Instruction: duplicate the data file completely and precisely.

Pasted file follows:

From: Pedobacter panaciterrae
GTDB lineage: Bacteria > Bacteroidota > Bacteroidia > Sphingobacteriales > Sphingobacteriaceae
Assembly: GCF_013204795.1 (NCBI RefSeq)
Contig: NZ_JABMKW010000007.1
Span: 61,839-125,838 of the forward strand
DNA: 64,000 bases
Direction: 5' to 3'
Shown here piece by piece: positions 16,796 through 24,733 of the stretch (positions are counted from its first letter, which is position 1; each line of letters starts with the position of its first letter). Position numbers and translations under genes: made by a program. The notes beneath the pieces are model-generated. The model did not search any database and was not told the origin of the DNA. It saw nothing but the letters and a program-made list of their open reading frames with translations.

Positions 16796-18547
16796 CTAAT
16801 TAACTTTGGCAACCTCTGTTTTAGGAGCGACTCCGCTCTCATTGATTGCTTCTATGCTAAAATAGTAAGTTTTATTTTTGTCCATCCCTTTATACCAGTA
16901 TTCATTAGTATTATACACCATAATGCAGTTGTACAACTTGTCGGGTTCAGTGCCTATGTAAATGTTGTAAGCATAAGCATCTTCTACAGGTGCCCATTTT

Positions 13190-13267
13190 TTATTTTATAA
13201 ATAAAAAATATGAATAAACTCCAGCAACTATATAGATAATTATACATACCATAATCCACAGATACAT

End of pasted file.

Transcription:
From: Pedobacter panaciterrae
GTDB lineage: Bacteria > Bacteroidota > Bacteroidia > Sphingobacteriales > Sphingobacteriaceae
Assembly: GCF_013204795.1 (NCBI RefSeq)
Contig: NZ_JABMKW010000007.1
Span: 61,839-125,838 of the forward strand
DNA: 64,000 bases
Direction: 5' to 3'
Shown here piece by piece: positions 16,796 through 24,733 of the stretch (positions are counted from its first letter, which is position 1; each line of letters starts with the position of its first letter). Position numbers and translations under genes: made by a program. The notes beneath the pieces are model-generated. The model did not search any database and was not told the origin of the DNA. It saw nothing but the letters and a program-made list of their open reading frames with translations.

Positions 16796-18547
16796 CTAAT
16801 TAACTTTGGCAACCTCTGTTTTAGGAGCGACTCCGCTCTCATTGATTGCTTCTATGCTAAAATAGTAAGTTTTATTTTTGTCCATCCCTTTATACCAGTA
16901 TTCATTAGTATTATACACCATAATGCAGTTGTACAACTTGTCGGGTTCAGTGCCTATGTAAATGTTGTAAGCATAAGCATCTTCTACAGGTGCCCATTTT

Positions 13190-13267
13190 TTATTTTATAA
13201 ATAAAAAATATGAATAAACTCCAGCAACTATATAGATAATTATACATACCATAATCCACAGATACAT